Movie Review: "Don't Worry Darling" and more

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Movie Review: "Don't Worry Darling" and more

Darling, don’t worry: 3 stars

This image released by Warner Bros. Entertainment shows Florence Pugh (left) and Harry Styles in a scene from “Don’t Worry Darling.” (via Warner Bros. Entertainment AP)

There’s more to ‘Spitgate’ than ‘Don’t Worry Darling’, the new sci-fi mystery currently hitting theaters starring Florence Pugh and Harry Styles. It’s the unfortunate viral video in which Styles appeared to drop Roogy into co-star Chris Pine’s lap at the film’s Venice Film Festival premiere.

Never mind that, or at least don’t watch it over and over again on TikTok until you visit the company town of Victory in suburban Southern California, where the movie is set. Perfect place as pictured. It’s a manicured paradise, it’s always sunny, there’s a classic car in every driveway, and everyone has a pool in their backyard.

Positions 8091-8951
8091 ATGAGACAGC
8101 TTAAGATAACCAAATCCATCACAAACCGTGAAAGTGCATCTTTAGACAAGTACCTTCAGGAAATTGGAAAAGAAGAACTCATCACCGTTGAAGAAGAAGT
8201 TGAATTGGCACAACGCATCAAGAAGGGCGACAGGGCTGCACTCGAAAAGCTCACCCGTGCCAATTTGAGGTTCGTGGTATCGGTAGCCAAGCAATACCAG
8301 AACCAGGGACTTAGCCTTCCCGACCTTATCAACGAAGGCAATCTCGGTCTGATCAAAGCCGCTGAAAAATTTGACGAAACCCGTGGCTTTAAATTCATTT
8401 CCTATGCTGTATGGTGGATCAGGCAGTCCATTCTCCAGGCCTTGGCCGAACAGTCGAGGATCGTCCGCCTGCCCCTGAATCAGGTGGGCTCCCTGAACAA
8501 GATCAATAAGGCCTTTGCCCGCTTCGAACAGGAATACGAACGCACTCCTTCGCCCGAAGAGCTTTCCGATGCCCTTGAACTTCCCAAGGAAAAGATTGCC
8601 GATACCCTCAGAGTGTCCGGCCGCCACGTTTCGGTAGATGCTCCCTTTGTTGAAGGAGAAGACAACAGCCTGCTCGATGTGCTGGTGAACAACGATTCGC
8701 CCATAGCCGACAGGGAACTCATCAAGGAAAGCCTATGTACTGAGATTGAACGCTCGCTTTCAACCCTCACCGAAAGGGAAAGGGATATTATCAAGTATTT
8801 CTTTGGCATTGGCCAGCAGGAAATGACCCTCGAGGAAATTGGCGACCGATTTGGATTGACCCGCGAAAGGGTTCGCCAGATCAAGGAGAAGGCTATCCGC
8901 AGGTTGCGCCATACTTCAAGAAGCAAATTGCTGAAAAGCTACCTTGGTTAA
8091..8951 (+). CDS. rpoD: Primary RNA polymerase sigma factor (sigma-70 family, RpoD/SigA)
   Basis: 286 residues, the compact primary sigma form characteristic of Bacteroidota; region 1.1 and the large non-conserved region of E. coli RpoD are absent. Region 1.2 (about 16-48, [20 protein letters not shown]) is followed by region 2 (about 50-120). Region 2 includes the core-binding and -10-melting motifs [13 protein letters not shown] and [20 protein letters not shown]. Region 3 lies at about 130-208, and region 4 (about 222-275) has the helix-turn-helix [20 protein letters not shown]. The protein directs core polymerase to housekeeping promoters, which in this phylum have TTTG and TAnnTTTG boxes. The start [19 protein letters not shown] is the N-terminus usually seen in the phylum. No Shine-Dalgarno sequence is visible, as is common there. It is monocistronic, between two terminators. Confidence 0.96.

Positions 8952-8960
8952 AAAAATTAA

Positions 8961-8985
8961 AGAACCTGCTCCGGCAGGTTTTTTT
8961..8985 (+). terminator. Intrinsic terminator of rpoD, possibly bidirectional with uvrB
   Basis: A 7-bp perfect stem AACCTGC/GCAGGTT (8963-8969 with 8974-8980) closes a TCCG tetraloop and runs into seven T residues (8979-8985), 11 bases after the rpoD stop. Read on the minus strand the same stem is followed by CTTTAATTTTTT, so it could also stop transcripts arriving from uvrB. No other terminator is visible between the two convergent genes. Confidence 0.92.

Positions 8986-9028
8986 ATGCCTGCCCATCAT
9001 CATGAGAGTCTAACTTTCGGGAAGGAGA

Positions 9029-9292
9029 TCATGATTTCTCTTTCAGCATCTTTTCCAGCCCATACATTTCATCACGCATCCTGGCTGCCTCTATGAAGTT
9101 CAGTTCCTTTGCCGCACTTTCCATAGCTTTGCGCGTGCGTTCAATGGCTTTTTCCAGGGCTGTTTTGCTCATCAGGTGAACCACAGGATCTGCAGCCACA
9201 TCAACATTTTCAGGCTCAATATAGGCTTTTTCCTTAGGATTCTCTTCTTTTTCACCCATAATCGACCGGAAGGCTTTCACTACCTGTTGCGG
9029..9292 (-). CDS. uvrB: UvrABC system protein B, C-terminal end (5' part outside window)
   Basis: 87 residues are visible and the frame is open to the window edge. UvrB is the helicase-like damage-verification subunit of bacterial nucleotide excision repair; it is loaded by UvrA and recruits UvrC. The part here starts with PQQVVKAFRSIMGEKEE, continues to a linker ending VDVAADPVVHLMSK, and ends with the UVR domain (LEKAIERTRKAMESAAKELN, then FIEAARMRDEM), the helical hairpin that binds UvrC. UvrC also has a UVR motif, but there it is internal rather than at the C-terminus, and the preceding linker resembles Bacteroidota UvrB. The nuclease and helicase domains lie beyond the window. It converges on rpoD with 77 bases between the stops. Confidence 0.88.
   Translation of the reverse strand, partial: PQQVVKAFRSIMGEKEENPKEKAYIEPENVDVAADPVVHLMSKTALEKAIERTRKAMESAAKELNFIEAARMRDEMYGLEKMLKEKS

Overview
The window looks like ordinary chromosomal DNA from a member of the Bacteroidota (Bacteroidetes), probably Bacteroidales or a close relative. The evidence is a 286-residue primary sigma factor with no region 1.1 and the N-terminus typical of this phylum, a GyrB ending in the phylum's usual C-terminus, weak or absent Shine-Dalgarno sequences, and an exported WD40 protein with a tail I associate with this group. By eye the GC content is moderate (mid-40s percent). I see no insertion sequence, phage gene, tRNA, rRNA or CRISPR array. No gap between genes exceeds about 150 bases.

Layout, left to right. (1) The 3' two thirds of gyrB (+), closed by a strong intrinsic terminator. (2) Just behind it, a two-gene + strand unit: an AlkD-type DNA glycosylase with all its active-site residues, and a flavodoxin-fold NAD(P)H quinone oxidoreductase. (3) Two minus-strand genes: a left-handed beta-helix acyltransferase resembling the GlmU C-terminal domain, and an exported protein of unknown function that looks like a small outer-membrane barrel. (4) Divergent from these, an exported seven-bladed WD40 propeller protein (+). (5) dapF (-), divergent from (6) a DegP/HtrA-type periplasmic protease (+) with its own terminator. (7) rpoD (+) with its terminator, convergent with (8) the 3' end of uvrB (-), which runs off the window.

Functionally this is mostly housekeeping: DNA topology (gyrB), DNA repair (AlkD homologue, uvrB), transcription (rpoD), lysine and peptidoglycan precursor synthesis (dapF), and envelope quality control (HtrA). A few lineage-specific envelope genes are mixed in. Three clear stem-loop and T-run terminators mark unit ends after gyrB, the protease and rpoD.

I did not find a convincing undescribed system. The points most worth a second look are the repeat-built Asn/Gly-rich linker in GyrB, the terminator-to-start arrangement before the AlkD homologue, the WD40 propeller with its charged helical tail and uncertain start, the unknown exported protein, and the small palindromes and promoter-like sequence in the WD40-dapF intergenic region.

But something seems a little off. It’s like Rob and Laura Petrie in the mirror.

All the men in town, like Alice Chambers’ (Pew) husband Jack (Stiles), know that Frank (Chris Pine), a visionary in the field of “progressive material development” without turmoil I work for Victory Project, which I run. world.

“Frank has created something really special,” says Frank’s wife Sherry (Gemma Chan). Better way. He’s a mid-20th-century modern-day Tony Robbins, a clever talker who says he finds greatness in all his “intrepid explorers,” the inhabitants of Victory.

His “Better Way” is also a top secret method. The business conducted at the Victory Project headquarters is known only to men. A deal that seems to suit most women, but Margaret (Kiki Layne) challenges the status quo and claims that something sinister is happening in their town. , Alice stares around her with her eyes open. “Listen to me,” she says. “They lie about everything.”

Do they live in the Victory or Twilight Zone?

“Don’t Worry Darling” has a fiery style and is Pugh’s compelling performance. Pugh’s flexible face creates a wide arc of emotions with simple, subtle movements. The first half has a perfectly believable turn from pop star Styles, some really cool cars, and impressive world-building.

Director Olivia Wilde also produces and has a meaty supporting role, creating an uncomfortable utopia.

That’s good.

Once the movie becomes what feels like a very long episode of “black box,” that wear and tear begins to show. Twist (no spoilers) is clumsy in handling. Who would have thought that Rod Serling could have handled this in a more elegant and concise way.